How far this trend can continue before precipitating some kind of regional or even global collapse in the functioning of the biosphere was considered by the planetary boundaries expert group, which concluded that no more than 15 per cent of the Earth’s surface should be converted to cropland in order to protect the Earth system as a whole. We are perilously close to this proposed planetary boundary already, with 12 per cent of land already devoted exclusively to agriculture. This leaves only 400 million hectares of additional land to be brought into production, a major challenge for humanity given population growth and increases in wealth and consumption across the planet. It is a challenge we can still meet, however – but only if we make the right decisions about how to use the planet’s land most wisely.
Meat and energy
There are two major current trends that mean the world must continue to produce more and more food from a limited area of land, probably necessitating a doubling of production within forty years. The first is the growing world population, which will reach 9 billion or more people by mid-century. The second is the tendency of more prosperous populations to consume more food in general, and to increase the proportion of meat and dairy in their diets. It is important to recognise that there is almost nothing we can or should do to influence either of these trends inasmuch as they affect the environment.
People’s desire to eat more meat as they get more wealthy is so deeply embedded in most cultures (and getting lots of protein may even be a biological impulse inherent in all of us) that it is not something that is amenable to outside influence. As with climate change, the only pragmatic option is to concentrate efforts to fulfil people’s desires and demands in a way that protects natural ecosystems as far as possible – not to try to challenge patterns of consumption per se by insisting that they are unsustainable, even if this appears to be the case in the short term. Such an approach has failed in the past and will continue to fail in the future.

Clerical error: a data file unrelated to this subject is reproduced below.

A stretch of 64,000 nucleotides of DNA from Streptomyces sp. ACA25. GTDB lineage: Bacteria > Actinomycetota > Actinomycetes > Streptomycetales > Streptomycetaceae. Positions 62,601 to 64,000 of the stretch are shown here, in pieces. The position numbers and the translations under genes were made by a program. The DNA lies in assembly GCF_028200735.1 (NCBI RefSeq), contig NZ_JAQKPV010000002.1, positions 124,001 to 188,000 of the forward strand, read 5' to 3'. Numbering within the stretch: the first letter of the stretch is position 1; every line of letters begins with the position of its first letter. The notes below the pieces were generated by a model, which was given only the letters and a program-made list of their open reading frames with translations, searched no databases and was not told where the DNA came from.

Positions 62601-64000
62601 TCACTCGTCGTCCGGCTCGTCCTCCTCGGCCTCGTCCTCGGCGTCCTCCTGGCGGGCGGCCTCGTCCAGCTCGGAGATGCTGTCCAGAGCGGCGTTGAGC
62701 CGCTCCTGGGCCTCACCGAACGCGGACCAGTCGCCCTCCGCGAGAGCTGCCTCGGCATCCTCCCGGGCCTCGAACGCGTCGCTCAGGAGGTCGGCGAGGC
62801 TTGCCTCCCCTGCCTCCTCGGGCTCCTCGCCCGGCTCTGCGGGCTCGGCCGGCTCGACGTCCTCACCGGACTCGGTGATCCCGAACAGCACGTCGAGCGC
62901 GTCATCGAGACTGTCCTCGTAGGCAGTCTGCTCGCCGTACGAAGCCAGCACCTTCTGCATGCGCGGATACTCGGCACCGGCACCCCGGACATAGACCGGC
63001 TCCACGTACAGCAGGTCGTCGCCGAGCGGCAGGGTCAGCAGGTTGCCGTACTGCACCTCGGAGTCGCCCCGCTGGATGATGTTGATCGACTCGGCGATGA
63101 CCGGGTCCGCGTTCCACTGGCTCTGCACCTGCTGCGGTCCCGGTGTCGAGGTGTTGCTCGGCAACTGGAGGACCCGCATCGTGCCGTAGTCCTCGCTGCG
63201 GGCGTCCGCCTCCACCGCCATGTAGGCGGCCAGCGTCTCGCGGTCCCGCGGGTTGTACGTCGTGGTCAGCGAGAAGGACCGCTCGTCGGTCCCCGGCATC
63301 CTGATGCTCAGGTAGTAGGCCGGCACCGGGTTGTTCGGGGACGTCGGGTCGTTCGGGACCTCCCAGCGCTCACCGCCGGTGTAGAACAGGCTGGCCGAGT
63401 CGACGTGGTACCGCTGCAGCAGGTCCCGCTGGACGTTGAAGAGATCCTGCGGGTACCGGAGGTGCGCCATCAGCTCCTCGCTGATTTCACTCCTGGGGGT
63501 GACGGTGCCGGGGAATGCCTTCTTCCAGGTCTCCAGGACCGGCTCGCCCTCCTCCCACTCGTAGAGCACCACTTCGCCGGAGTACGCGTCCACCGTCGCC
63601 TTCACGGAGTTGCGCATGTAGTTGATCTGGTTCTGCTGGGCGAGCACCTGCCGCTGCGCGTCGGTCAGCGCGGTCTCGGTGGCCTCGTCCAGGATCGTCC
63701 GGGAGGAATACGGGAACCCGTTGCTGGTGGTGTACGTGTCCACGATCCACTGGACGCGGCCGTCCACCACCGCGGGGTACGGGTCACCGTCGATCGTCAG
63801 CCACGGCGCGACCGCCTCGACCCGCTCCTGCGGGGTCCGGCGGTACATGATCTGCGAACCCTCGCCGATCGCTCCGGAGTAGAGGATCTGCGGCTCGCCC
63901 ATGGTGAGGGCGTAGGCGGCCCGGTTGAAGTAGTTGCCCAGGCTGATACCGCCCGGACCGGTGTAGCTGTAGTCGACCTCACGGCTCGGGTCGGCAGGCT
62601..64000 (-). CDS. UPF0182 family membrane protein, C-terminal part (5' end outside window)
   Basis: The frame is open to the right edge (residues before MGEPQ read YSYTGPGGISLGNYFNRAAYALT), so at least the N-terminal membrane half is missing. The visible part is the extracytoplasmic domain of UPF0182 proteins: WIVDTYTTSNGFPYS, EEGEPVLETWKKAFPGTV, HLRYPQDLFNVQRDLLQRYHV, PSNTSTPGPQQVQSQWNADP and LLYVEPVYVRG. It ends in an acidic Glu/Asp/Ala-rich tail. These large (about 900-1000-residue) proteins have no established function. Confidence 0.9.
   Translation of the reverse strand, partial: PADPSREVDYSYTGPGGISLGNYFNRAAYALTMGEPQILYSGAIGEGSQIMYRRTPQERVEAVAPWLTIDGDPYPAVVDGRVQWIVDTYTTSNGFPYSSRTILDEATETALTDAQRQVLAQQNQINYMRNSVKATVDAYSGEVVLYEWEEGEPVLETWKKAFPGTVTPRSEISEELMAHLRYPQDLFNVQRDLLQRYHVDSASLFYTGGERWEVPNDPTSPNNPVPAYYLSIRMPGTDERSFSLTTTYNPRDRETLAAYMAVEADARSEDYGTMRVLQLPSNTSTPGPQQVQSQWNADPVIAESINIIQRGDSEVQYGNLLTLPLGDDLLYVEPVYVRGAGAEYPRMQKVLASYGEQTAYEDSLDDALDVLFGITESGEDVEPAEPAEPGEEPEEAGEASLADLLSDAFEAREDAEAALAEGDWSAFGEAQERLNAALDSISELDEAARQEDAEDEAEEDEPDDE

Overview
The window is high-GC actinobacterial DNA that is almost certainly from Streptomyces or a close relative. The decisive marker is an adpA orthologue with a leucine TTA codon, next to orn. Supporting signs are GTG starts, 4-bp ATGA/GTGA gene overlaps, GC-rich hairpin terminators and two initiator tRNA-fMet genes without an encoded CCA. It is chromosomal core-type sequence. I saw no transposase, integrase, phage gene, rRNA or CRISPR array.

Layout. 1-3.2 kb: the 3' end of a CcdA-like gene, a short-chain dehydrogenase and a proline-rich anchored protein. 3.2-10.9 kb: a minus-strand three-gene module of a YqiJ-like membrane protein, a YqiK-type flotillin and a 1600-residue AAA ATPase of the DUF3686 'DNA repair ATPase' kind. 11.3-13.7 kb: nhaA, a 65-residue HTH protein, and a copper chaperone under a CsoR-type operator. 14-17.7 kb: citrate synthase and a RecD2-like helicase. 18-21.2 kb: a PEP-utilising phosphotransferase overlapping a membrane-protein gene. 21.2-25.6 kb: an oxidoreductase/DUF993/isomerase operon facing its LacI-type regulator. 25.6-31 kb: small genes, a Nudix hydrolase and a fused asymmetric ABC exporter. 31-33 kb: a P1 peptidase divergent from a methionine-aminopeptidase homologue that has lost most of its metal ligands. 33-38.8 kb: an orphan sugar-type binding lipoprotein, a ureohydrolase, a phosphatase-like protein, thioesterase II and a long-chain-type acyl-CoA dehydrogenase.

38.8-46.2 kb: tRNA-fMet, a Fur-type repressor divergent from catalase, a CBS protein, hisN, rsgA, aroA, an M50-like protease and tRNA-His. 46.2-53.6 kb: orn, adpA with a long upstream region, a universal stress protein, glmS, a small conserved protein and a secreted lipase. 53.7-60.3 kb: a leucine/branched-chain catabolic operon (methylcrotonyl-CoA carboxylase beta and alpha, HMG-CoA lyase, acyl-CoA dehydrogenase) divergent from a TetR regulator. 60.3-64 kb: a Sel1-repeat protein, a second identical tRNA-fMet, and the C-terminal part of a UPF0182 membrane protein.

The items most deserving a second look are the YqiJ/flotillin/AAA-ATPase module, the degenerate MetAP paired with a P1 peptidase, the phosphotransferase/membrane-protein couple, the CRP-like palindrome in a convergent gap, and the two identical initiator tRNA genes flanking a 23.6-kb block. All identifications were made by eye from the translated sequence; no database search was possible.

Hand in hand with the protection of high-biodiversity and wilderness areas must come a better use of the land that is devoted to human-centred agriculture. Because organic agriculture produces on average only half the yield of crops per unit of land as conventional farming, any mass conversion to organic would end up using much more land. Instead, intensification – producing more yield per unit of existing farmland – using advanced farming technologies and high-yielding varieties of crops offers a more promising route to feeding a larger and more prosperous human population. Even so, some additional land will need to be brought into production to satisfy future increases in demand. The planetary boundaries expert group suggests a focus on abandoned cropland in Europe and North America, together with land in the former Soviet Union and ‘some areas of Africa’s savannas and South America’s Cerrado’ for this unavoidable increase in cultivated area.
One trend that can and should be challenged however is the global rush to biofuels. There is nothing inevitable about the increasing use of corn to produce ethanol or soybeans to manufacture biodiesel – these technologies offer no benefits to consumers, and have instead been driven by mistaken subsidies supposedly aimed at tackling climate change, but which instead most likely make it, and a whole host of other environmental problems, worse. Burning food crops for power is the worst use of scarce land imaginable, and has already led to a situation where there is a direct conflict between food and energy: a significant proportion of the food-price spike in 2008 (and a further spike in early 2011), which led to widespread hunger and bread riots in many poorer countries, was driven by crops being withdrawn from international markets to produce biofuels for transport.